OpenWRT 18.06.4 Released
If you run a local cable or DSL modem, or router/WiFi, you should check to see if your device can run OpenWRT, or consider replacing it with one that will. Installation can be a bit of an adventure, but if you're even modestly versed with bash prompt in Linux or MacOS, you should consider it.
The project has just released its latest update (the first in about six months), mostly consisting of security updates.https://openwrt.org/releases/18.06/notes-18.06.4
Someone had asked at Hacker News what are the benefits?
Vastly more power and flexibility, with a highly usable Web interface (LUCI) and console access.
Excellent documentation: https://openwrt.org/docs/start
And a whole set of packed applications and tools. There are about 6,000 packages in total, ranging from device-specific and kernel support to advanced applications such as media servers. Link below is just the larger apps.https://openwrt.org/docs/guide-user/services/start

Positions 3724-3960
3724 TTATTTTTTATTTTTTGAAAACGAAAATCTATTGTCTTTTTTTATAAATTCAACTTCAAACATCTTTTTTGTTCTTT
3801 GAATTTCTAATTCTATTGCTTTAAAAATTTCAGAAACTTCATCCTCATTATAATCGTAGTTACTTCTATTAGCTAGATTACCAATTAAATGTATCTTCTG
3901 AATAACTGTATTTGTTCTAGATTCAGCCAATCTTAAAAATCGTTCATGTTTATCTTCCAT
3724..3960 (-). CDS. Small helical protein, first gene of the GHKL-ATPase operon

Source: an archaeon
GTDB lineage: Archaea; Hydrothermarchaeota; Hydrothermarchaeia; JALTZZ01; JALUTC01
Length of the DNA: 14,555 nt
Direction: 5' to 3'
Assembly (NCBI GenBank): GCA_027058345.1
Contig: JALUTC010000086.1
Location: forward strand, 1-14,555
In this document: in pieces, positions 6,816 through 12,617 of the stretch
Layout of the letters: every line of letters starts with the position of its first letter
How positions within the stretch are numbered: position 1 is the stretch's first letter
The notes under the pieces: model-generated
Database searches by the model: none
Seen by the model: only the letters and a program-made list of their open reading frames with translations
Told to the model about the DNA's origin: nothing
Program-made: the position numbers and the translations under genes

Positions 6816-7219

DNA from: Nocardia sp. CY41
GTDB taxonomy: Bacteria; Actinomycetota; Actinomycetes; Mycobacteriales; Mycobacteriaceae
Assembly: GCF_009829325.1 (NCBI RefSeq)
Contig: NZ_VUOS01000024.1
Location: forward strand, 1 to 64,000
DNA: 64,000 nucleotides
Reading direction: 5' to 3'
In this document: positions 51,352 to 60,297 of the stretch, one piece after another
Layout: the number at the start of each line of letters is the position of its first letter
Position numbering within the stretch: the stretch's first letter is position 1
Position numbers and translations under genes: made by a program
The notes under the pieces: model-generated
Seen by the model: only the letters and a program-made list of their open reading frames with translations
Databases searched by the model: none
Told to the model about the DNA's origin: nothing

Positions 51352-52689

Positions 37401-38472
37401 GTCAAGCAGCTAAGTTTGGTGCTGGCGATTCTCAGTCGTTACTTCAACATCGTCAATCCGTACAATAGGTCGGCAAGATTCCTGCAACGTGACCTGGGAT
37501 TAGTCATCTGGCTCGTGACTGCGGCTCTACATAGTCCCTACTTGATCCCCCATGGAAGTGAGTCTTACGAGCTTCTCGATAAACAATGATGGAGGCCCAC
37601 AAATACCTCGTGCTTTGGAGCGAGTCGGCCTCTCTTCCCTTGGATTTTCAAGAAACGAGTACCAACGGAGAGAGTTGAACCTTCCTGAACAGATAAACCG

Re-romming my DSL modem (500 Mhz dual-core CPU, 64 MB RAM, 8 MB Flash), as advantages over stock vendor firmware, I get:
- SSH access, rather than periodically-enabled telnet
- remote logging capabilities. The ability to go back to see what went wrong and when can be incredibily useful.
- Performance and activity monitoring.
- Consistent interface with my router (also running OpenWRT).
- Full-featured shell tools rathee than barebones Busybox versions, if I like.
- Remote filesystems / additional storage.
Depending on your device(s) and capabilities, your modem, router, or other hardware can serve as a home server: NAS, UuuNextCloud, Webserver, VOIP services, media server, PXEBoot (useful for testing images/deployments), guest network(s), VPN, proxy servers, email, mesh networks, messaging, captive portals, and far more.
I also run a Turris Omnia
WiFi Router, also running a version of OpenWRT. That's slightly more expensive than a most stock routers, at about US$300, though it's not much off comparably specced systems, and offers advanced features, most notably that it self-updates regularly, something OpenWRT doesn't otherwise do (and virtually no OEM vendors presently support). You can also add an mSATA hard drive (up to 500 GB storage), or build out an optional NAS enclosure (2 disks), or in conjunction with an external NAS offer backups and other services to your local network, as well as provide services either privately or publicly. I'm looking at media serving and a space to stash a growing research library.